Cowan's Corner

Gothic Style: Revival or Survival?

By Wes Cowan

Gothic style conjures images of extreme costume—black draping coats or gowns, spiky ornaments, blackened eyes a la the Adams Family—but Gothic and the style enjoy a much richer, deeper, longer and more sophisticated history than its connotation among young adults going for dark shock value.

Gothic, or the French style, as it was known initially in the 12th century, was ecclesiastical architecture and pertained to the form and structure of medieval churches. Its predecessor, Roman architecture, was noted for the Roman arch—a half circle supported by columns at either end. Gothic arches were pointed, and in churches, buttressed to keep them stable. The whole idea—remember this is church architecture—was creating a tribute to the Creator, so the successor to Roman architecture went with height and heavenly light—vaulted arches, stained glass windows, ennobling height—all designed to inspire adulation.

In the 15th and 16th centuries, characteristics of the Gothic architecture were manifested in the decorative arts (furniture, metalwork, textiles and ceramics), and there was an enormous vocabulary of ornament from which to choose. The lancet arch, which appears to be praying hands, is most prolific. Tracery, or the support structure for Gothic glass windows, is often used as a design background, rather, a structure imperative. Trefoils or quatrefoils, carved piercings or openings for light, are another. Crockets, or the stylized emulation of flowers or leaves, used to decorate spires, is yet another.

Gothic elements were not limited to churches in succeeding centuries, but found their way into domestic architecture and the smallest objects of domestic life, such as frames, boxes and tableware, which can be collected today. The 18th-century English writer Horace Walpole romanticized the look of all things Gothic with his celebrated home Strawberry Hill, near London, long before his Victorian counterparts revived it, yet again, in the 19th century. The Victorians crossed the Atlantic with carpenter gothic, a residential architecture enjoyed in New England, the South and throughout the Midwest.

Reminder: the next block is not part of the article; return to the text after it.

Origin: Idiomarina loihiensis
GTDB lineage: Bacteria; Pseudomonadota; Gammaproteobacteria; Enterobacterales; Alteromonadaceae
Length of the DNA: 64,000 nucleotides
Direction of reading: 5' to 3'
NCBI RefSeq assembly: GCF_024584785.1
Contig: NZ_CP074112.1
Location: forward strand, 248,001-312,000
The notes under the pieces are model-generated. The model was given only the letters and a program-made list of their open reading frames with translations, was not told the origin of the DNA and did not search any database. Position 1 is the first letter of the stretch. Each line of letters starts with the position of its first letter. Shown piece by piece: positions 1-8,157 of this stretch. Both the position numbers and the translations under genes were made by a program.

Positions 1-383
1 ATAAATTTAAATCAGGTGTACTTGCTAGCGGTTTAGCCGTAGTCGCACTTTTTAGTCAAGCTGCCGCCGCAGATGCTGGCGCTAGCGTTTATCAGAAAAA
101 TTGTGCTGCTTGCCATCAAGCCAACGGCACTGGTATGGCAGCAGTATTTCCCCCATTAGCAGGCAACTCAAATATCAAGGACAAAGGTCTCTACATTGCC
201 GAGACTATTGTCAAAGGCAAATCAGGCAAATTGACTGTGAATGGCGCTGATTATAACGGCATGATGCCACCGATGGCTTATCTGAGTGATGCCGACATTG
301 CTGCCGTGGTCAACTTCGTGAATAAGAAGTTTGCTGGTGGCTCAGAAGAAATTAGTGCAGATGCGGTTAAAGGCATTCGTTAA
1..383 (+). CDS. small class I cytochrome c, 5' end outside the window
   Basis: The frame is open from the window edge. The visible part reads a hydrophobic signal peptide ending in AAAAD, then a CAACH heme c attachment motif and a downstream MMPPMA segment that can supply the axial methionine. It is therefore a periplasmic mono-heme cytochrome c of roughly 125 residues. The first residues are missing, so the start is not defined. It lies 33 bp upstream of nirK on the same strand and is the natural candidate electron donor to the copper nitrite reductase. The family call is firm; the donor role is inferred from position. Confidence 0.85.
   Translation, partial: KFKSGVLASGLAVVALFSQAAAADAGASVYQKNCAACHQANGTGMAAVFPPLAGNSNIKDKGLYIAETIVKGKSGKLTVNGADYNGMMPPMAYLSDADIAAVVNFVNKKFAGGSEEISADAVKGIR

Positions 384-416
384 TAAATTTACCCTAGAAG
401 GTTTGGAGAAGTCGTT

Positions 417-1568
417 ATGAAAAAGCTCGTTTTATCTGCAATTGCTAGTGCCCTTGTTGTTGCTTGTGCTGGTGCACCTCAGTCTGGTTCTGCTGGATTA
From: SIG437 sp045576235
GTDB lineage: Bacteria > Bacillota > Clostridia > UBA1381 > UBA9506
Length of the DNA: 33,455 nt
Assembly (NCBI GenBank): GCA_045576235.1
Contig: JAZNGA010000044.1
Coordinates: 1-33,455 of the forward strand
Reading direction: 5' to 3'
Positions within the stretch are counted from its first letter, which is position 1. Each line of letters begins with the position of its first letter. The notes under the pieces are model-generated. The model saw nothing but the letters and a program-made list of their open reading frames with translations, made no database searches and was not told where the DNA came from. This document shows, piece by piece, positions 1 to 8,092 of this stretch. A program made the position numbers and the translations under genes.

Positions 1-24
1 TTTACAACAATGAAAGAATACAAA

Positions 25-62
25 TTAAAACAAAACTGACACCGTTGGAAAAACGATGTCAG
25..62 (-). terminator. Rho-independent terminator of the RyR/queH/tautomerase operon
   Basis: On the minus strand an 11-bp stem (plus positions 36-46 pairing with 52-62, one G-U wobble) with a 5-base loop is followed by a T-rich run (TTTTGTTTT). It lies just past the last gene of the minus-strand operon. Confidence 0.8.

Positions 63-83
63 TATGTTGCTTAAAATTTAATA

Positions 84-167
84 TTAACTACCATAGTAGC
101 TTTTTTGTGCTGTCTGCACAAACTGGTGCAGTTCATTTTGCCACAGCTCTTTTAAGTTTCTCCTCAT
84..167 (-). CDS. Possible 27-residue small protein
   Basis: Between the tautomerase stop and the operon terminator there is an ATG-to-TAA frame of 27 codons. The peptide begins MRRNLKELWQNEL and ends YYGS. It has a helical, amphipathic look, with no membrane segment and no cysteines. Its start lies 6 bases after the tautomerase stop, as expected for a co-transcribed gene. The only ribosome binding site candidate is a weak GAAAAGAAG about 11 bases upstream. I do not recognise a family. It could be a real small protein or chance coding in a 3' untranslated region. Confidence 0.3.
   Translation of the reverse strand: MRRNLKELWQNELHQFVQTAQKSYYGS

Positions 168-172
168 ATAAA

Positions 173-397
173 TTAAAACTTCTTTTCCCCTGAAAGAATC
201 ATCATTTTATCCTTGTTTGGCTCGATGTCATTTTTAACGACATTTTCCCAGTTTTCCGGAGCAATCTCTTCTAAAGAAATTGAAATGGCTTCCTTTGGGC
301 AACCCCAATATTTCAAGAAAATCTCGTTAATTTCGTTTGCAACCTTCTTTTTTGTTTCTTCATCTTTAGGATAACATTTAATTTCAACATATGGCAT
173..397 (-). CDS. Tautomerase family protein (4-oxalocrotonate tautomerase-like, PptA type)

In the Gothic style, ornament can be complex and heavy, or it can be one overriding feature of the object. Most often found are Gothic style side chairs, which are great examples of the verticality of the style and lighting through carved openings. Smaller, more esoteric objects of the style, such as wall sconces, shelf clocks and silver tablewares can be found at reasonable prices.

This pair of 19th-century Gothic sconces, a harkening back to medieval gargoyles with light emanating from lancet arches, is estimated to bring $800-$1,000 in Cowan’s February 20 auction.

In the 20th and 21st centuries, the Gothic style survives both in ecclesiastical and domestic architecture and in the decorative arts—its vocabulary subdued, its charms unabated. For interested collectors, the pursuit is in finding the ornamental vocabulary in both new and antique objects.

The Gothic is a survival style and doesn’t require horror movie staging or blackened eyes and dark clothing to appreciate its charms. It is a style that lends itself to being combined with the Rococo or Chinoiserie. It doesn’t have to be historically correct, and in fact, most pieces today have little historical reference. In furniture, the Gothic style sometimes requires a certain ceiling height, but in small objects, all that is necessary is an appreciation and understanding of the vocabulary.


About the author: Wes Cowan is founder and owner of Cowan’s Auctions, Inc. in Cincinnati, Ohio. An internationally-recognized expert in historic Americana, Wes stars in the PBS television series History Detectives and is a featured appraiser on Antiques Roadshow. He can be reached via email at info@cowans.com. Research by Diane Wachs.

 

 

This shelf clock, made by Terry & Andrews, is an example of single feature, the lancet arch. It sold for $330 in Cowan’s April 2007 Auction.

A 19th-century Italian Icon in a gilt-carved and gessoed frame, estimated at $2,000-$3,000.

 

A group of American Gothic-revival side chairs, circa 1840-1860, estimated to bring $400-$600 in Cowan’s Feb. 20 Fine and Decorative Art Auction. 

 

 

 

 

 

 

 

 

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